Dr. Alex Abramovich, Scientist with CAMH’s Institute for Mental Health Policy Research, is being recognized by York Regional Police for his research and advocacy in LGBTQ2S youth and young adult homelessness, housing and health. The honour will be presented on November 20 as part of a Trans Day of Remembrance ceremony. Here, Dr. Abramovich explains the importance of the day of remembrance – and points to the work still ahead for researchers.
November 20, 2018 marks 20 years since the first Transgender Day of Remembrance, an international annual memorial to transgender (trans) people who have been killed around the world due to transphobic hatred and violence. The day also raises awareness around the continued violence experienced by trans individuals globally.
The experience of discrimination and violence varies within the trans population. For example, trans women of colour face the highest rates of discrimination and violence, and are more likely to experience violent crime, sexual assault and murder. They are stigmatized, silenced and made to be invisible in every way.
Population studies estimate between 0.5 and 1.3 per cent of adults identify as trans, with about 25 million trans people worldwide. However, decades of poor data collection and a lack of understanding and acknowledgment of the wide range of gender identities that exist have resulted in underestimates of the size of the trans population.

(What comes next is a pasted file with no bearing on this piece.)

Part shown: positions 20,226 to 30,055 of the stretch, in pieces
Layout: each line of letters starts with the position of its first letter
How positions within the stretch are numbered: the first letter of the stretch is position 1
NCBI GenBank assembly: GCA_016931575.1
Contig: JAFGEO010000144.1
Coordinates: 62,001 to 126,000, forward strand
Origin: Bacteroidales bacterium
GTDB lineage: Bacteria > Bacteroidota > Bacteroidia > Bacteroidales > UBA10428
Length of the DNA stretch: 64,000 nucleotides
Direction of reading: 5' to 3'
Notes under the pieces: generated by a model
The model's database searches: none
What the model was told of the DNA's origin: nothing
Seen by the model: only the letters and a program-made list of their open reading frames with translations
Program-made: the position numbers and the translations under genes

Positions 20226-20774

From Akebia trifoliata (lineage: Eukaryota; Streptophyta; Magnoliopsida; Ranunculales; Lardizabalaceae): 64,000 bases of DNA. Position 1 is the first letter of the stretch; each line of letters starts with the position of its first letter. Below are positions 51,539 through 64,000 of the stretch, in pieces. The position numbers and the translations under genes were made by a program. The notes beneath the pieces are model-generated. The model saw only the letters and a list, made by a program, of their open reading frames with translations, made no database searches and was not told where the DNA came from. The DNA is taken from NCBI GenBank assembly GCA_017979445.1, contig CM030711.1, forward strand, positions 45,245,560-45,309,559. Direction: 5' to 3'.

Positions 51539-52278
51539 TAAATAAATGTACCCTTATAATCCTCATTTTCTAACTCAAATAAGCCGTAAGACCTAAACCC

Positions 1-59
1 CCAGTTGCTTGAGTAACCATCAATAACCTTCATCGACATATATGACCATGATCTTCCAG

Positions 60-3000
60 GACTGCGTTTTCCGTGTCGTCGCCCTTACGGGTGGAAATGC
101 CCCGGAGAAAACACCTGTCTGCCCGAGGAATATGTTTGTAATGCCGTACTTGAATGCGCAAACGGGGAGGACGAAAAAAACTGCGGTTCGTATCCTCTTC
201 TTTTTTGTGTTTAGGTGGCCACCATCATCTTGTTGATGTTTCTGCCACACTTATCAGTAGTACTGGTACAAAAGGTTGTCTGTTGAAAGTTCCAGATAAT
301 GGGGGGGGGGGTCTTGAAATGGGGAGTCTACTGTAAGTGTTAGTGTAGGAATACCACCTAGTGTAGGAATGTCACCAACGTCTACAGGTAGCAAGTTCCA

When we don’t ask inclusive questions, we do not collect accurate data.
Researchers still do not understand the importance of asking all participants what their gender identity is, instead forcing people into binary categories of female and male, often based on their own perceptions. When trans people are not included in key surveys, reports and research, it reinforces erasure of the trans population and trans people are excluded from consideration in the development of policies and programs.
It is well documented that trans individuals face multiple barriers accessing health care, housing, employment and education as a result of stigma, discrimination and structural violence, and experience negative physical and mental health outcomes and high rates of disease burden, including a high prevalence of mental health issues, suicide, depression, anxiety and substance use, as well as HIV and other sexually transmitted infections.
As an openly trans man who has been addressing LGBTQ2S youth homelessness for over a decade, I can say first-hand that far too many trans individuals cannot leave the house without being stared at, yelled at or assaulted, and countless young people are kicked out of their homes by their parents after coming out. Trans people continue to be discriminated against when trying to access public bathrooms. The mental health implications are severe and can have a lasting negative impact.
A recent study reports that 77 per cent of trans people in Ontario had seriously considered suicide and 43 per cent had attempted suicide. Trans youth were found to be at the greatest risk of suicidality.
I very much look forward to a future in which trans people are no longer pathologized, othered, assaulted or murdered, a future in which we do not have to gather on November 20 because trans lives are valued.
Until then, we must advocate for the inclusion and safety of all trans individuals. The fight for trans rights is far from over.